After about three decades Apple has finally thrown in the towel on HFS Plus (HFS+) which in turn replaced Hierarchical File System (HFS) the primary file system used on Macintosh computers. This is being done in favor of Apple File System (APFS).
So how can you get to start using APFS? Hold your horses, not so fast. Like every other Apple product that hits the market, it all starts with an announcement. APFS is scheduled to be production ready in 2017 and we will bring you that news when it happens.
Why Have They Come up With Apple File System?
For starters Apple wants is moving towards having a single file system across all their devices be it Watches, TVs, iPhones, iPads or Macs. In short, APFS would be a suitable fit for macOS, iOS, tvOS, and watchOS.
Built with latency in mind, the new Apple file system has been optimized for solid-state and flash storage. This is important for the wide majority of their devices where faster boot and app loading times make a huge difference.
Encryption is also a first-class feature in the Apple File System with the ability to encrypt the entire disk or individual files. You can choose not to encrypt or if you do you can select single keys for all files or multiple keys for different files.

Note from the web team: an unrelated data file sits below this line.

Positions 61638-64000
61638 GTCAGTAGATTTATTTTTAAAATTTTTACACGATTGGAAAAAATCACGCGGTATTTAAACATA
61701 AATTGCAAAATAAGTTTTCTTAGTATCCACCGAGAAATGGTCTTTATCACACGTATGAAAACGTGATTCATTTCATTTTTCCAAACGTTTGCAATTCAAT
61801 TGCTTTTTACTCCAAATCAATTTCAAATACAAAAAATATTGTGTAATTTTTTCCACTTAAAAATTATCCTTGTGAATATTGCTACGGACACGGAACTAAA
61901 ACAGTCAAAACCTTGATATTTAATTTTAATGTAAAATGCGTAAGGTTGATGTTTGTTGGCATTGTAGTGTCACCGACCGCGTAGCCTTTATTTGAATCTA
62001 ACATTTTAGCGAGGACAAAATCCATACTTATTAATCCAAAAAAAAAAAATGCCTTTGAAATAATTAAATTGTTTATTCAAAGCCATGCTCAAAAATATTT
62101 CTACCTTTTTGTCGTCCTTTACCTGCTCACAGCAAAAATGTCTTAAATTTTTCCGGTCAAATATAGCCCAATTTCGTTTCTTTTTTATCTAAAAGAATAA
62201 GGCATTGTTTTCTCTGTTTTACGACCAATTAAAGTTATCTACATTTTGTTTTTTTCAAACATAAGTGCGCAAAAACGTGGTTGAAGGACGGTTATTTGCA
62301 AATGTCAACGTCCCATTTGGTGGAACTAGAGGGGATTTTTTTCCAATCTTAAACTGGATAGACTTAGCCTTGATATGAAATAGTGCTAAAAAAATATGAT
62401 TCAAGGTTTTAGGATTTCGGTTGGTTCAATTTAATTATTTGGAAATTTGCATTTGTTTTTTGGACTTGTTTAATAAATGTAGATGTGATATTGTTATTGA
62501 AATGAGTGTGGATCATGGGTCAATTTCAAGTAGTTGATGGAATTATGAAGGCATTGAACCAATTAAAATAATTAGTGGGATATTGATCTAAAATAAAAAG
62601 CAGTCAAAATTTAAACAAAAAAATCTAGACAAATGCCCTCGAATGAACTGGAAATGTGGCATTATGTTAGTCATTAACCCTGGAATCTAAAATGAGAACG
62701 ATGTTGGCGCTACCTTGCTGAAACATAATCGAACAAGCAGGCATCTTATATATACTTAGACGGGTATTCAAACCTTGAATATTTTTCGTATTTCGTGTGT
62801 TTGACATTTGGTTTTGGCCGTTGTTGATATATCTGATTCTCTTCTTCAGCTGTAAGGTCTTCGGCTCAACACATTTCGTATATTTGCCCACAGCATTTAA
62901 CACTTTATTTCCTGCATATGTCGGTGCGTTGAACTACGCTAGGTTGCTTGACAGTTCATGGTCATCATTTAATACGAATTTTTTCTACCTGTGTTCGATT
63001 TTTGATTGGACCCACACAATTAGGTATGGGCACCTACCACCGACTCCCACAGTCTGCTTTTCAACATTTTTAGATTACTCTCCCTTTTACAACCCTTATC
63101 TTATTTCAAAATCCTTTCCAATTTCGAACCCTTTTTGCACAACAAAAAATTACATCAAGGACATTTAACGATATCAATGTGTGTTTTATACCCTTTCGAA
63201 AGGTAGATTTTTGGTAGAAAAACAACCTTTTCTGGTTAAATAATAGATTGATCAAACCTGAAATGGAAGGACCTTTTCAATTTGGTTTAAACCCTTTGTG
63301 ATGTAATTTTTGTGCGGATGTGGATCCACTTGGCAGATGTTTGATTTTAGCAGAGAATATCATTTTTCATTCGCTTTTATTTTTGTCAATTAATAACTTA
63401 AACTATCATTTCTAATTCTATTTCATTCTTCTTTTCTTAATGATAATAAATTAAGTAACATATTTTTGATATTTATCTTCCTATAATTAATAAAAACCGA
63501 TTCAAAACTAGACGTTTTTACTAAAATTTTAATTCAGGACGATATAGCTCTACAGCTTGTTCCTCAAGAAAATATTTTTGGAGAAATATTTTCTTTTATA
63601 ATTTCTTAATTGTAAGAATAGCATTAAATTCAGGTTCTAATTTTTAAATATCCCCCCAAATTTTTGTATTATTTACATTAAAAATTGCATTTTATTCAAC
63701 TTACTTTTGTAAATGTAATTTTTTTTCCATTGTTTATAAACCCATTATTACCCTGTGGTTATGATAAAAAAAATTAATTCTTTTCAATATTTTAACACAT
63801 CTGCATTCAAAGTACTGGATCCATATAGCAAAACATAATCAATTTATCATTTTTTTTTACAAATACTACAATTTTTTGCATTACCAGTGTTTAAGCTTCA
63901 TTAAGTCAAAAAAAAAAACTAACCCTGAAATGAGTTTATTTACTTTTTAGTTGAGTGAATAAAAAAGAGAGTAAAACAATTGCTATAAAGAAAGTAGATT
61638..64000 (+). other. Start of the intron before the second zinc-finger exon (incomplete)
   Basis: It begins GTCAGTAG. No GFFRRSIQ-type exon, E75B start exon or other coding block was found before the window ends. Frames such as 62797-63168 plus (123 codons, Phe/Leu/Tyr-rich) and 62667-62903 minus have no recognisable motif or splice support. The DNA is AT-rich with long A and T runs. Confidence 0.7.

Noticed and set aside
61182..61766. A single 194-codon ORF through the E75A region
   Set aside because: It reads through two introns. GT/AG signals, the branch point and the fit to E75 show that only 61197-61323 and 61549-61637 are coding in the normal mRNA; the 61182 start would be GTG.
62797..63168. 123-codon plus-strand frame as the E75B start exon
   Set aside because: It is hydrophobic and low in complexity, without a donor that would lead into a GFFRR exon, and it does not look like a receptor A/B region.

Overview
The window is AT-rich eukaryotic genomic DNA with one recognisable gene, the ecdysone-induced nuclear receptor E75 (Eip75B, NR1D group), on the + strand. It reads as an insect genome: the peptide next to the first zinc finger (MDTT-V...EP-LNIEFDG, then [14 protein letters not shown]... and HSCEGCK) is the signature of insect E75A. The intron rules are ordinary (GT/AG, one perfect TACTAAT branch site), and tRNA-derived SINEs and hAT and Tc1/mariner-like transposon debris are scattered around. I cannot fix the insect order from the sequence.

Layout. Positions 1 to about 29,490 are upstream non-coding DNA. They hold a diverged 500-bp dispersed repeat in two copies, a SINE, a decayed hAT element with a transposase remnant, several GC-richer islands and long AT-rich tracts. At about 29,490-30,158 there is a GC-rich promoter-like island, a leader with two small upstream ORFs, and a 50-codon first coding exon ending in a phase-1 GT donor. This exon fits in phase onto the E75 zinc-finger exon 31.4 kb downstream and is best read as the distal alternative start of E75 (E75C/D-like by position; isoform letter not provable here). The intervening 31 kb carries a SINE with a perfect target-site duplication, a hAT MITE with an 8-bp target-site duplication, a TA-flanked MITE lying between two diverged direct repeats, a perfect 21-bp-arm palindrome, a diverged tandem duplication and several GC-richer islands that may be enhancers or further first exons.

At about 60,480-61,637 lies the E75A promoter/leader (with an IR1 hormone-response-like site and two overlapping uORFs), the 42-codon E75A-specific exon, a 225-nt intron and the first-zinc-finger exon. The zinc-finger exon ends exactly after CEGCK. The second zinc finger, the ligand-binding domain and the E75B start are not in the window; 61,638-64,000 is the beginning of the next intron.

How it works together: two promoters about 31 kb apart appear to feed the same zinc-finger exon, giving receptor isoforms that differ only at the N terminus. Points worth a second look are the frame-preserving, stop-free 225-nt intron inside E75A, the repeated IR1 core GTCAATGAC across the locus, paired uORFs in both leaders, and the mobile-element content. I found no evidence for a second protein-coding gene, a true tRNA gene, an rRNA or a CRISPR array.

As far as space sharing goes, APFS volumes can grow and shrink without volume re-partitioning. This allows multiple file systems to share the same underlying free space on a physical volume.
Apple file system comes with improved cloning of files and directories. This feature allows you to save space by only saving the changes between two files and retaining a single copy of what is similar on disk. With this in mind, the file system can make use of snapshots for ore efficient backups.
APFS will supports 1 nanosecond timestamps as opposed to the current 1 second timestamps. This filesystem also supports 64-bit inode numbers. This means it can store more than 9 quintillion files on a single volume. This may not make sense now but like the issue with IPv4 you never know what the future holds. Fast Directory Sizing is supported to quickly determine directory sizes and update as the hierarchy changes.
What’s the Catch?
Apple File System volumes cannot currently be used as a startup disk. Secondly, filenames are case sensitive and it doesn’t support Time Machine backups. FileVault cannot encrypt APFs files. Older Mac versions (OS X 10.11 Yosemite and earlier) cannot read APFS files.
Unless you are a developer or power user, we would advise you wait until a stable versions of Apple File System ships in 2017 to get started with it. Meanwhile, you can read the official Apple File System Guide here to get and understand all the details about this new file system